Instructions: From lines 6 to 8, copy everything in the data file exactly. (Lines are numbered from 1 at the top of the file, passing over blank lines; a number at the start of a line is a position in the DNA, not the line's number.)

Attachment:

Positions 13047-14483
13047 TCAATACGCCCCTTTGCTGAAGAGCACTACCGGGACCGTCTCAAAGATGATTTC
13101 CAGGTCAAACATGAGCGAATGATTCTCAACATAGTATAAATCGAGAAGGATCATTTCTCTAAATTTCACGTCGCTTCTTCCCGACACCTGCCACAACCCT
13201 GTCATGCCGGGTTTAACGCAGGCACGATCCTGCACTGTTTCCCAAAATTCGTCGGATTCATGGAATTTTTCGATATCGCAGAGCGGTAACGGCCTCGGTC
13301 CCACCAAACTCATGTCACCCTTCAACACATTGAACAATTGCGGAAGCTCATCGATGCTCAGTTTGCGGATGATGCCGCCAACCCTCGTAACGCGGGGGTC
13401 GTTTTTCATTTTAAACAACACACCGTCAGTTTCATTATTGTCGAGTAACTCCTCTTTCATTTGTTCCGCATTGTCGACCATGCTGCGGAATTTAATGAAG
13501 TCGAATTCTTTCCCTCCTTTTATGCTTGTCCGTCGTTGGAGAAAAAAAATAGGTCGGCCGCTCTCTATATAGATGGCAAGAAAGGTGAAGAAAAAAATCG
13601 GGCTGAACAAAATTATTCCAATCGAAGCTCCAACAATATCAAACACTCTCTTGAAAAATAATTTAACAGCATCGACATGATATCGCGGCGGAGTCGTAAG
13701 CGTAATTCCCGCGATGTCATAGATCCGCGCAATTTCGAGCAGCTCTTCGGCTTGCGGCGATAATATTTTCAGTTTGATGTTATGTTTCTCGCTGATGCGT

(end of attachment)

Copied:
13401 GTTTTTCATTTTAAACAACACACCGTCAGTTTCATTATTGTCGAGTAACTCCTCTTTCATTTGTTCCGCATTGTCGACCATGCTGCGGAATTTAATGAAG
13501 TCGAATTCTTTCCCTCCTTTTATGCTTGTCCGTCGTTGGAGAAAAAAAATAGGTCGGCCGCTCTCTATATAGATGGCAAGAAAGGTGAAGAAAAAAATCG
13601 GGCTGAACAAAATTATTCCAATCGAAGCTCCAACAATATCAAACACTCTCTTGAAAAATAATTTAACAGCATCGACATGATATCGCGGCGGAGTCGTAAG